Probing the action of permeation enhancers sodium cholate and n-dodecyl-β-d-maltoside in a porcine jejunal mucosal explant system

Publikation: Bidrag til tidsskriftTidsskriftartikelForskningfagfællebedømt

The small intestinal epithelium constitutes a major permeability barrier for the oral administration of therapeutic drugs with poor bioavailability, and permeation enhancers (PEs) are required to increase the paracellular and/or transcellular uptake of such drugs. Many PEs act as surfactants by perturbing cell membrane integrity and causing permeabilization by leakage or endocytosis. The aim of the present work was to study the action of sodium cholate (NaC) and N-dodecyl-β-D-maltoside (DDM), using a small intestinal mucosal explant system. At 2 mMboth NaC and DDM caused leakage into the enterocyte cytosol of the fluorescent probe Lucifer Yellow, but they also blocked the constitutive endocytotic pathway from the brush border. In additionan increased paracellular passage of 3-kDa Texas Red Dextran into the lamina propria was observedBy electron microscopy, both PEs disrupted the hexagonal organization of microvilli of the brush border and led to the apical extrusion of vesicle-like and amorphous cell debris to the lumenIn conclusion, NaC and DDM acted in a multimodal way to increase the permeability of the jejunal epithelium both by paracellular and transcellular mechanisms. However, endocytosis, commonly thought to be an uptake mechanism that may be stimulated by PEs, was not involved in the transcellular process.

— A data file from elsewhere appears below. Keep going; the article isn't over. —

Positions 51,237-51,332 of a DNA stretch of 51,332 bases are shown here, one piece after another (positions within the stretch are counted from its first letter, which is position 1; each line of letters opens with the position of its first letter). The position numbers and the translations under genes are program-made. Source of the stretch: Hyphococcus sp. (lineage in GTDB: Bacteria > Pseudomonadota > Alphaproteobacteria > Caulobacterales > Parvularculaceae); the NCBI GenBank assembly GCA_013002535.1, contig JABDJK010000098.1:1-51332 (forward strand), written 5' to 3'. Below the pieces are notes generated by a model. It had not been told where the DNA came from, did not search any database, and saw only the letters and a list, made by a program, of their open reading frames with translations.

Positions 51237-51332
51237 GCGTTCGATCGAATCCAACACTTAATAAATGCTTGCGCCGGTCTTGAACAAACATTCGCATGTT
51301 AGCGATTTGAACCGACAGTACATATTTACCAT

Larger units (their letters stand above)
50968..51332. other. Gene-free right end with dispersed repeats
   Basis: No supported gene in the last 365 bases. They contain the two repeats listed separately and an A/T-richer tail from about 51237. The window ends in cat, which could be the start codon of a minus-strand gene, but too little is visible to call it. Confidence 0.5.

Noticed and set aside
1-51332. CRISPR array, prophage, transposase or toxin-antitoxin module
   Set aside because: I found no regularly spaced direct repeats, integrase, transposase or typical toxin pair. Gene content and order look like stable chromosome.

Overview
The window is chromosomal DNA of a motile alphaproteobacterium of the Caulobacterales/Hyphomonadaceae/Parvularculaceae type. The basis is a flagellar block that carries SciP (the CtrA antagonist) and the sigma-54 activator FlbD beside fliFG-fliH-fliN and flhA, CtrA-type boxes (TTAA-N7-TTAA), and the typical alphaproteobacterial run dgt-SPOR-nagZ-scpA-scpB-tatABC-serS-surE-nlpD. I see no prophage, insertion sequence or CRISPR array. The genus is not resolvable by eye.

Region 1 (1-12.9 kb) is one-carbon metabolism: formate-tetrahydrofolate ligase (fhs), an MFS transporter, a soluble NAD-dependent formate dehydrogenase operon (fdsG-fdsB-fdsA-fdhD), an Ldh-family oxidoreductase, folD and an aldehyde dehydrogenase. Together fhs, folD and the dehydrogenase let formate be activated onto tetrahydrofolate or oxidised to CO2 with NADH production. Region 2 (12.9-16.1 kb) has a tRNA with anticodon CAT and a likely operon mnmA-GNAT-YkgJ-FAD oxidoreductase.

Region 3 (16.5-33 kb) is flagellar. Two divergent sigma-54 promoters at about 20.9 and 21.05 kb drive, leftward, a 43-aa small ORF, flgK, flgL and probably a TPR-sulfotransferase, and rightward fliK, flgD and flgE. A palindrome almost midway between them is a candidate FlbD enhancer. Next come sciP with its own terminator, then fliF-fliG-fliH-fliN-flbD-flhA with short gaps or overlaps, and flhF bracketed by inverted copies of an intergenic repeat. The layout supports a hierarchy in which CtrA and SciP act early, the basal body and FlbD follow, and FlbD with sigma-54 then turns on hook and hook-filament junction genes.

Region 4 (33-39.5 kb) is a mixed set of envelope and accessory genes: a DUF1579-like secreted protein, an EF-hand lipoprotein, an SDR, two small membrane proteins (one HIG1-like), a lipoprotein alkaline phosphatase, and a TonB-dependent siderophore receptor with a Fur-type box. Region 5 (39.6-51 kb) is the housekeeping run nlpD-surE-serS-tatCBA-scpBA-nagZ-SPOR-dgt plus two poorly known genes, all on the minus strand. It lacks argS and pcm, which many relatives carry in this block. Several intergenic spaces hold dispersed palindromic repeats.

Udgave nummer4
Antal sider17
StatusUdgivet - 2018

Antal downloads er baseret på statistik fra Google Scholar og

Ingen data tilgængelig

ID: 209061614